The mysterious red splotch death plague of the story? It turns out to just be virulent parrot fever introduced to an Indian population that had never seen it before. Nothing supernatural about it, but surrounded by irrational fear and folklore – something to remember in this day of wild crazy panic over AIDS and swine flu.

Moments to Mention: 

Doc shows surprising sympathy for native people, shocking for his era. You can chalk it down to flaming liberal (by the standards of his day) Lester Dent, from Missouri, who grew up around heroic Indian stories.

"But this land is all yours." 
"In the eyes of civilized law, probably so," Doc agreed. "But there's another way of looking at it. It's a lousy trick for a government to take some poor savage's land away from him and give it to a white man to exploit. Our own American Indians got that kind of a deal, you know."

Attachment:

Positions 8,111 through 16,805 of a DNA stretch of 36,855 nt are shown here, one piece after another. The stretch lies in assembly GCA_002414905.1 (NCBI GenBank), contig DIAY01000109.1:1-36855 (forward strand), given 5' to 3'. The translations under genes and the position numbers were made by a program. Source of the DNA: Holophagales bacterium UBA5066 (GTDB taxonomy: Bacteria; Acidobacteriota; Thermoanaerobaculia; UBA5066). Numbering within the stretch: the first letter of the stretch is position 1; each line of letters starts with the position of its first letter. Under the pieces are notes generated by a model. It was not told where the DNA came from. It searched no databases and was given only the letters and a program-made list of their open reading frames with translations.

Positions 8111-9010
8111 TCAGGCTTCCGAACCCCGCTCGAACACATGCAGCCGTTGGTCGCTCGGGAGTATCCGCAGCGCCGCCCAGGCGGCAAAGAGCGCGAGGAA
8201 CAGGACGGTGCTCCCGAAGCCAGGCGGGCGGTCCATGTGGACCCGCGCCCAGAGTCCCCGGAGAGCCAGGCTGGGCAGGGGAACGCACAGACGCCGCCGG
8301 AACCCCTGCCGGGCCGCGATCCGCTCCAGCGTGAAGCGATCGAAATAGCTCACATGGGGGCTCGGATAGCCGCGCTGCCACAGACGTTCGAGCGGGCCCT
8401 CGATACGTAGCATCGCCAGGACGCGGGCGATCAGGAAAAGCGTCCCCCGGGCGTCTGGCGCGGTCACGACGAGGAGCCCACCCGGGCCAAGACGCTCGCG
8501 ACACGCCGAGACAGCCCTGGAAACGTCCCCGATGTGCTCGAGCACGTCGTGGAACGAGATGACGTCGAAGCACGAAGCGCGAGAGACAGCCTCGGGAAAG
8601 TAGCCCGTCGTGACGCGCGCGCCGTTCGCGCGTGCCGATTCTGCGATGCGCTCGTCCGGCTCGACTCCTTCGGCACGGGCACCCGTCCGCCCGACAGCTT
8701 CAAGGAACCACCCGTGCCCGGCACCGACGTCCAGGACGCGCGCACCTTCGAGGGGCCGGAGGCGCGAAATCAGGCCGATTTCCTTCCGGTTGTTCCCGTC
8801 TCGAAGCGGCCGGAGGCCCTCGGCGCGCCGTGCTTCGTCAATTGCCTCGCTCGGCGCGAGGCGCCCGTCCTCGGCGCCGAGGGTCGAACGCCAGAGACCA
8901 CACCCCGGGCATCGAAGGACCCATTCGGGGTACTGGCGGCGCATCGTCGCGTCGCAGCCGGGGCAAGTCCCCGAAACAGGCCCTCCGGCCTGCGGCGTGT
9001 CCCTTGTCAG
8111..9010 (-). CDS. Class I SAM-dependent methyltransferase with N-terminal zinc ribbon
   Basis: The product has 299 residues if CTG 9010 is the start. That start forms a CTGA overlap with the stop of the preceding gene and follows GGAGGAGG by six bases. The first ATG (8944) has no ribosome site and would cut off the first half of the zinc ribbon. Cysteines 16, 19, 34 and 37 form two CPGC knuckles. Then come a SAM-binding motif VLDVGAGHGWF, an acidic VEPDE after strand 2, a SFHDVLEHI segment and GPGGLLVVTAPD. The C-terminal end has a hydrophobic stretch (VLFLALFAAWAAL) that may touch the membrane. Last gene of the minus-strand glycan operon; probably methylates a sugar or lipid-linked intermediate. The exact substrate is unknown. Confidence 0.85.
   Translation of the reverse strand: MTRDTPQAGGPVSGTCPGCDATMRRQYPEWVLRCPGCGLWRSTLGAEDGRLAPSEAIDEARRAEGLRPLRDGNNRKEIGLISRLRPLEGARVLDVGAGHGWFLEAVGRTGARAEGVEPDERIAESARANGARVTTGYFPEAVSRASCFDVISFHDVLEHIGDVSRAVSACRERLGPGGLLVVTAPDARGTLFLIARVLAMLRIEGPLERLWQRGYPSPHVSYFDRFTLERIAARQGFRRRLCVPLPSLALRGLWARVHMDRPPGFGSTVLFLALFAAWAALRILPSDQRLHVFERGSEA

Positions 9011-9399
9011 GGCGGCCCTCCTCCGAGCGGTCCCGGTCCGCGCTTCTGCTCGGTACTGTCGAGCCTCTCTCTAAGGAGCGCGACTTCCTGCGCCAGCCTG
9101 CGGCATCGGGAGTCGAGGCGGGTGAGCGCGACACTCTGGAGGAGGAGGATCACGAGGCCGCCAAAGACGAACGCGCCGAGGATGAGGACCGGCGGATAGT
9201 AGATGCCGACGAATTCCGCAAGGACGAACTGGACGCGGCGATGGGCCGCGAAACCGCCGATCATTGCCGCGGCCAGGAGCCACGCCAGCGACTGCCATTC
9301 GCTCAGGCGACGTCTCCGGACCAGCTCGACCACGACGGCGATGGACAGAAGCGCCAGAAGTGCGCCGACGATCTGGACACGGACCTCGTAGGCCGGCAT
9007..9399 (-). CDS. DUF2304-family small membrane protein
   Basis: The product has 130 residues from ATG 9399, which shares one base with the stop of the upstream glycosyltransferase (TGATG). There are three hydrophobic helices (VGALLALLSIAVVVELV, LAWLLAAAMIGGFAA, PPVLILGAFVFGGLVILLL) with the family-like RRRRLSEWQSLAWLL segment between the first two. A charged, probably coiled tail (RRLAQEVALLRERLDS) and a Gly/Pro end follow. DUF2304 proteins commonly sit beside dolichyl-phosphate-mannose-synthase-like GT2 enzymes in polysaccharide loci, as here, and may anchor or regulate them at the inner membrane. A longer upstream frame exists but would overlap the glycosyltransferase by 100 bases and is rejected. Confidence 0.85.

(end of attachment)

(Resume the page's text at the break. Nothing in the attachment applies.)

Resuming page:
Doc Savage, like the "hip" Marvel heroes, always seemed more on the bleedin'-heart, humanitarian end of the political spectrum. He avoided killing and his stories expressed a sincere, idealistic belief reform is possible for hardened criminals.

There is an unintentionally creepy moment, in light of the modern anthrax scare, where Doc receives a red envelope covered in plague germs. That's the kind of specific murderous detail that makes me doubt the target audience of this were the young 'uns.


B McMolo said...